Status epilepticus in mitochondrial diseases and the role of POLG1 variants in the valproic-acid induced hepatotoxicity

Thesis event information

Date and time of the thesis defence

Place of the thesis defence

Oulu University Hospital/Auditorium 12 of the Department of Paediatrics

Topic of the dissertation

Status epilepticus in mitochondrial diseases and the role of POLG1 variants in the valproic-acid induced hepatotoxicity

Doctoral candidate

Licentiate of Medicine Johanna Hynynen

Faculty and unit

University of Oulu Graduate School, Faculty of Medicine, PEDEGO Research Unit

Subject of study



Docent Eeva-Liisa Metsähonkala, University of Helsinki; Helsinki University Hospital


Professor Johanna Uusimaa, University of Oulu; Oulu University Hospital

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Mitochondrial diseases are a more common genetic cause of prolonged epileptic seizures than previously thought

The doctoral study found that mitochondrial diseases, together with ion channel diseases, chromosomal disorders and neurocutaneous syndromes, are a relatively common genetic cause of prolonged epileptic seizures, i.e. status epilepticus.

In mitochondrial diseases, medically resistant or highly resistant prolonged seizures were more common than in the other groups of patients studied, and mortality was also high in these patients. Epilepsy associated with mitochondrial disease is often difficult to treat, and certain antiepileptic drugs, such as sodium valproate, should be avoided in this patient group due to their particularly high risk of liver injury. The role of liver transplantation in the treatment of acute liver injury in patients with mitochondrial disorders has been controversial due to the progressive nature of the underlying disease. However, according to the findings of this doctoral study, some patients with severe liver injury caused by this drug appear to benefit from liver transplantation, which should be taken into consideration when making treatment decisions.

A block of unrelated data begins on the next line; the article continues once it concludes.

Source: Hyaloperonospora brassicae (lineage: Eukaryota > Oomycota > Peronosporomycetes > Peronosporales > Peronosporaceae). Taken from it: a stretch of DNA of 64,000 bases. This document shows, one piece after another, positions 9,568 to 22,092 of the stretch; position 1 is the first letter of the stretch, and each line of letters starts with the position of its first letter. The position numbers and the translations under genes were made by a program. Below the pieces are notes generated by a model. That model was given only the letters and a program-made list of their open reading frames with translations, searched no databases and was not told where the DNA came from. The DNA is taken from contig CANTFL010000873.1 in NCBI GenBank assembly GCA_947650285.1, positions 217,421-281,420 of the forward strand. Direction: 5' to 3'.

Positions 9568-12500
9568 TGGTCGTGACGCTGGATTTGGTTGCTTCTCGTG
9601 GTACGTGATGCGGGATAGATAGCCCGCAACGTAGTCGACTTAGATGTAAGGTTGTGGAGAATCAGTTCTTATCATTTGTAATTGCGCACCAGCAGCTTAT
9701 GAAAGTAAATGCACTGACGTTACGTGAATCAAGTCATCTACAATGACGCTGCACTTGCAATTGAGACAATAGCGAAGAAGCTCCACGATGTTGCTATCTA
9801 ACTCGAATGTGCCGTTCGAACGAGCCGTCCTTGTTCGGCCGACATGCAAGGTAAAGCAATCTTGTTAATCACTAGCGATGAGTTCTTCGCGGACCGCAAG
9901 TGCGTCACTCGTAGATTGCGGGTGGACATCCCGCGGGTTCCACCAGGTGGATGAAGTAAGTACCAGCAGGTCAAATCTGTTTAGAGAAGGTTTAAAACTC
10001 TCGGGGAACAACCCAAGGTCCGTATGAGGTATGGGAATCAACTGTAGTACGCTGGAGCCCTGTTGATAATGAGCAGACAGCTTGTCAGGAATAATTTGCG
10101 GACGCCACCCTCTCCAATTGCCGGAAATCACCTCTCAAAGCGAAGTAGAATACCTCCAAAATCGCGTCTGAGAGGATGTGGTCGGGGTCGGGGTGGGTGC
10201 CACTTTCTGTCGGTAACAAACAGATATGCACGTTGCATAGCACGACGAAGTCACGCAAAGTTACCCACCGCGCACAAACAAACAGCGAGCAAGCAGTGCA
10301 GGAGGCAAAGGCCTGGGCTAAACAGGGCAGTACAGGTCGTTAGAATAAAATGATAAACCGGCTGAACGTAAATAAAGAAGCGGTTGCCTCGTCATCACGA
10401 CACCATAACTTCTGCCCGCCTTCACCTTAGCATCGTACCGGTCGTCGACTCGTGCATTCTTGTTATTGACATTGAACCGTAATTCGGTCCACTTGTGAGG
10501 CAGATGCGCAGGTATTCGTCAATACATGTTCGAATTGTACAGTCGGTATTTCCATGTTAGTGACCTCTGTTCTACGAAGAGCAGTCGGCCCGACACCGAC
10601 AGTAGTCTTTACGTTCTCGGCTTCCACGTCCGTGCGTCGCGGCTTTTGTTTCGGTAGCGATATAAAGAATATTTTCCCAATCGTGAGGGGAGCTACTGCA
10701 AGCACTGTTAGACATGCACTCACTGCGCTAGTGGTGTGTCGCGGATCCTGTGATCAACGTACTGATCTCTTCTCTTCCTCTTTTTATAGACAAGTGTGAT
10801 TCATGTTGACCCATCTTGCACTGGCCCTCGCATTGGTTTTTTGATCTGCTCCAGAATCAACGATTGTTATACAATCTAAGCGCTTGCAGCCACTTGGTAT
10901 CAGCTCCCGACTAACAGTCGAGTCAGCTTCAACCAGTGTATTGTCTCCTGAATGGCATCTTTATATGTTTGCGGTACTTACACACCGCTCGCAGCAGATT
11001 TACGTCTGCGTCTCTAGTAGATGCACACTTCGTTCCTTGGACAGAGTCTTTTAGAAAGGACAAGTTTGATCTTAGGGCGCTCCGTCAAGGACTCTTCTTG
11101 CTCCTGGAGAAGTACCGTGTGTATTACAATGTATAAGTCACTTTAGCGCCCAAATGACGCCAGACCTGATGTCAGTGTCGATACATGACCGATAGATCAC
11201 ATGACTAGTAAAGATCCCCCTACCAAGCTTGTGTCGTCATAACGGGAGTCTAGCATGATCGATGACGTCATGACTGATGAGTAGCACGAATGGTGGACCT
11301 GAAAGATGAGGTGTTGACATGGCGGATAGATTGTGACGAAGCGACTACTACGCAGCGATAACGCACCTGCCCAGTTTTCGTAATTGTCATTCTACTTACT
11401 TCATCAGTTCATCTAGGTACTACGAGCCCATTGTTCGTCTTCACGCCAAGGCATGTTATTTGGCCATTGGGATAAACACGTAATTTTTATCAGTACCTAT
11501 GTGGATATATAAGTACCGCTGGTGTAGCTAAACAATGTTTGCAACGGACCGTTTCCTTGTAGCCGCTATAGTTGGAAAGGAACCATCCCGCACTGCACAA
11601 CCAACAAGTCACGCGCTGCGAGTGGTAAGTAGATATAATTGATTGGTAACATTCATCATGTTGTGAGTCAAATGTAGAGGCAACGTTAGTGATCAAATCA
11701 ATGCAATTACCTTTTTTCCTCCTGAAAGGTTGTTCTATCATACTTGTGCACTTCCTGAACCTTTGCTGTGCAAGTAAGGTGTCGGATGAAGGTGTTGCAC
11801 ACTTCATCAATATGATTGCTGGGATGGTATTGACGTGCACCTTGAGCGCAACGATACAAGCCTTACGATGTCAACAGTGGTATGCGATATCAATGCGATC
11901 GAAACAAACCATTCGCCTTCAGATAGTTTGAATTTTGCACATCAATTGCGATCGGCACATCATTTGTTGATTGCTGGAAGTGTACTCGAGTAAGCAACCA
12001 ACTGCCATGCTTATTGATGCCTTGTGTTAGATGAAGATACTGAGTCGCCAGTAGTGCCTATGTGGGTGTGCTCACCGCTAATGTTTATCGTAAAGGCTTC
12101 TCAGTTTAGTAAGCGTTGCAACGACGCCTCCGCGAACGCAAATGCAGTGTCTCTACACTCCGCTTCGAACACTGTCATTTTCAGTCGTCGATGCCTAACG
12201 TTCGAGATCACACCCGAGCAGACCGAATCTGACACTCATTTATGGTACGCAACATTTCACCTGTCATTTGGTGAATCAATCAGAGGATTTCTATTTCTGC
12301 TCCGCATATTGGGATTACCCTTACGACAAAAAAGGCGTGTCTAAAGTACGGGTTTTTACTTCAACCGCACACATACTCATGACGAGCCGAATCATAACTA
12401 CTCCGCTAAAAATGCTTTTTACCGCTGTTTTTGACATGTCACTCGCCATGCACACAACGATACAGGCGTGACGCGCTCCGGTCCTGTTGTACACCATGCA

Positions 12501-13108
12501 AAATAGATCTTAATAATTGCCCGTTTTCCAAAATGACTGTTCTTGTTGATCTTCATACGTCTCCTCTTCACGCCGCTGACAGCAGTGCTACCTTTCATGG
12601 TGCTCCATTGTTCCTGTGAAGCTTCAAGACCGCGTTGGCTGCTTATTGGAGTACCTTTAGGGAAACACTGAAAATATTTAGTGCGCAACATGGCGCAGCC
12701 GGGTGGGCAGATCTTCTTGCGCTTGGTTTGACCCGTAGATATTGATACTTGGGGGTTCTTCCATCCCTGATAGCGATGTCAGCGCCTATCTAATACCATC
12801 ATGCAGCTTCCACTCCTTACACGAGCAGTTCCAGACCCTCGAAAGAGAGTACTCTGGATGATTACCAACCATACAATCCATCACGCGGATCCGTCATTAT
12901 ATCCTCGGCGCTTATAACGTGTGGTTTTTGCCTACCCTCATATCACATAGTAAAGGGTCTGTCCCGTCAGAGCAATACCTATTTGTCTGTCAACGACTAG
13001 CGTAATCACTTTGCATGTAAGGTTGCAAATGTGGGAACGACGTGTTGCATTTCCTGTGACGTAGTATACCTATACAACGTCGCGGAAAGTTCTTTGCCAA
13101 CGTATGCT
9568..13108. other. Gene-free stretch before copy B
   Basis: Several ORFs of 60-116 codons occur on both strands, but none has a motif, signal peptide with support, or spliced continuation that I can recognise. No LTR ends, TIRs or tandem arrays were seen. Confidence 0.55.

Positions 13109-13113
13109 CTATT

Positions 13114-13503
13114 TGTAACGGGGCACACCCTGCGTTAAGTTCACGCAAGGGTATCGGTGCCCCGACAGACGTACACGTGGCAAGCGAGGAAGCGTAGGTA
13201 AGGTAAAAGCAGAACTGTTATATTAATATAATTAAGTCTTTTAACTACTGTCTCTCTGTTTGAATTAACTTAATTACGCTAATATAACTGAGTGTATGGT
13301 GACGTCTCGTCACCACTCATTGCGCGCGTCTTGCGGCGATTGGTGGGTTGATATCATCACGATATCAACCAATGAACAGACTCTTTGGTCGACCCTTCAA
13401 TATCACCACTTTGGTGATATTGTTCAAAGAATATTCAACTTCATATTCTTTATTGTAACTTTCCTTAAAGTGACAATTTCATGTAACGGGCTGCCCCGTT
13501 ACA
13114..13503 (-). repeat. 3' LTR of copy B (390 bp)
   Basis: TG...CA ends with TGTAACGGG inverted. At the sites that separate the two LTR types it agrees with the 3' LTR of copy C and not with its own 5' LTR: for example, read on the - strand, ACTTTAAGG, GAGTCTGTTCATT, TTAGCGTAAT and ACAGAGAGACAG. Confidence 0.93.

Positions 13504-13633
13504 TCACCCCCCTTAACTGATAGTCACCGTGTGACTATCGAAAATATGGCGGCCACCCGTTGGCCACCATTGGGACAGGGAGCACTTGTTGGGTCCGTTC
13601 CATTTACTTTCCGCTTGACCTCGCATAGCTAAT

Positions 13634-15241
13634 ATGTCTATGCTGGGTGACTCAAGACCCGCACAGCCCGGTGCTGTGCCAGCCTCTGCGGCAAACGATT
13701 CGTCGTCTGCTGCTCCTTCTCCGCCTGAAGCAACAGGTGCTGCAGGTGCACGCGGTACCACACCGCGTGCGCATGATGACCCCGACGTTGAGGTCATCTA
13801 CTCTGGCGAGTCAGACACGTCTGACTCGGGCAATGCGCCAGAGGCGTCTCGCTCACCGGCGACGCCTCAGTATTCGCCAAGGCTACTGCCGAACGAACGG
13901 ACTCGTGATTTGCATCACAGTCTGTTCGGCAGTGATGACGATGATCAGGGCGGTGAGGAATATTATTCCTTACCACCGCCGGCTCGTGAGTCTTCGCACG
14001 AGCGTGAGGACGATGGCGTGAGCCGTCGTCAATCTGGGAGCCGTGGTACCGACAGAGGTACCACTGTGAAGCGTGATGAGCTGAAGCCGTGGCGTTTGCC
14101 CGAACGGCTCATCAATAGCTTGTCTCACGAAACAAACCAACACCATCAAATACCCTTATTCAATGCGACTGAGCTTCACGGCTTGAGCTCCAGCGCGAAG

The study investigated the genetic causes of status epilepticus using patient data collected from four university hospitals, focusing on the genetic alterations in mitochondrial and nuclear genes involved in mitochondrial disease and epilepsy. The effect of these nuclear genetic alterations on post-transplant prognosis in patients with valproate-induced liver injury was examined. In addition, certain common non-disease-causing genetic variants previously associated with an increased risk of liver injury during valproate treatment were studied.

The incidence of mitochondrial disease is estimated to be at least 1/4300, and therefore, there should be about 1200 mitochondrial disease patients in Finland. Moreover, mitochondrial genetic alterations are estimated to affect up to 1/200 people worldwide, most of whom are healthy carriers. Early identification of individuals with mitochondrial disease and related epilepsy and of the underlying genetic causes is important not only for patient and family counselling but also for individual patient care planning. The increasing use of genetic research in the diagnosis of epilepsy is likely to be reflected not only in the increasing recognition of mitochondrial diseases but also in the understanding of the underlying disease mechanisms and, consequently, of the mechanisms of adverse drug actions on mitochondria.
Last updated: 1.3.2023